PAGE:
Rumbek — Inter-communal violence has killed 12 people and wounded 23 in Rumbek Central County in Lakes State after fighting broke out on Tuesday in a cattle camp 34km north-east of the state capital, according to a local official.
Lakes State Minister for Local Government and Law Enforcement, Benjiman Makuer Mabor, told Sudan Tribune that the conflict is alleged to have begun when young men from the Panyon and Amothnhon communities of the Dinka ethnic group, exchanged verbal insults.
The government of Lakes State's response has been to deploy heavily armed police and military patrols to the area in and around the Luak-Makuer Gol cattle camp.
Maker Ater, one of the cattle-herding youth who took part in the violence, which began on Tuesday morning told Sudan Tribune that the "situation is very bad" adding that he had seen "many people being killed in Luak-Makuer Gol".
He said that the police and military fired heavy machine guns "across the row of youth fighting."
Lakes State's government instructed police to bring wounded persons to local medical facility in Rumbek but since the fighting began access to the Lakes State Hospital has been restricted so Sudan Tribune was unable to speak to those who had been shot.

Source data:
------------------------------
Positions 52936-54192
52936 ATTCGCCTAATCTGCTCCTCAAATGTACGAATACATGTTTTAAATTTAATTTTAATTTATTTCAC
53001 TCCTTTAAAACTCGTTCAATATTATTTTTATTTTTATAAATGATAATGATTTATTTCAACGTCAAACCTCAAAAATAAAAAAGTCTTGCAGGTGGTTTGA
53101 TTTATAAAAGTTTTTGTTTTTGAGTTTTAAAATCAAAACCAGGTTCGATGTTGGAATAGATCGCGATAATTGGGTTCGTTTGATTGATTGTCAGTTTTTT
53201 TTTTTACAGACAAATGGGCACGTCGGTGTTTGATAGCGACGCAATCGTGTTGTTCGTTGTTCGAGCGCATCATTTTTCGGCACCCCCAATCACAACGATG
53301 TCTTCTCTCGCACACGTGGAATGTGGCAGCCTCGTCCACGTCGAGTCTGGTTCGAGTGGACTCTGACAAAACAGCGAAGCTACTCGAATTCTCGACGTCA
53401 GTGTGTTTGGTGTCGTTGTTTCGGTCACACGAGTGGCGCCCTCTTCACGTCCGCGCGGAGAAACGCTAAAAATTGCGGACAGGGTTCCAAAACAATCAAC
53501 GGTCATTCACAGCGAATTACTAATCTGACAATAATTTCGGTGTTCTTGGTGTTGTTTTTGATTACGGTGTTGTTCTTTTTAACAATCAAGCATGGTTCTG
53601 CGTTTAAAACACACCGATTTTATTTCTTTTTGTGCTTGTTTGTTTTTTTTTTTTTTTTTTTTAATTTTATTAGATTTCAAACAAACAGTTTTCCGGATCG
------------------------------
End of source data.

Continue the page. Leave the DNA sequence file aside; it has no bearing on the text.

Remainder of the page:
The Minister of Local Government and Law Enforcement visited the area with Rumbek Central Commissioner Abraham Mayen Kuc to gather information and try to prevent further violence at the cattle camp.
Lakes State Governor Chol Tong Mayay called upon people to stay calm and to identify those who participated in the clashes so they can be prosecuted.
"I need everyone to stay in peace from both [the] communities fighting each another. Let [us] have peace in us. Time for aggressive attitude[s] are over and this is time for making peace" said Governor Chol.
He also added that there was "no need to fight" as Lakes State belongs to all citizens, urging youth to engage in dialogue to resolve disputes.
This is the first violence in Luak-Makuer Gol cattle camp since South Sudan gained independence on 9 January 2011. Lakes State has a history of inter-communal violence, with politicians from the fighting communities suspected by many to be behind the conflicts.
Recently, South Sudan's ruling Sudan People's Liberation Movement (SPLM) in Lakes State has been at odds with itself rejecting the appointment of Mabor Ater Dhuo to replace the party's previous Chairperson Samuel Mathiang Keer. Both men are from Rumbek Central County, the scene of Tuesday's fighting.
Governor Gai and members of his cabinet are engaged in preaching peace to youth in the state. A civilian disarmament campaign has attempted to take arms away from cattle herders with mixed success.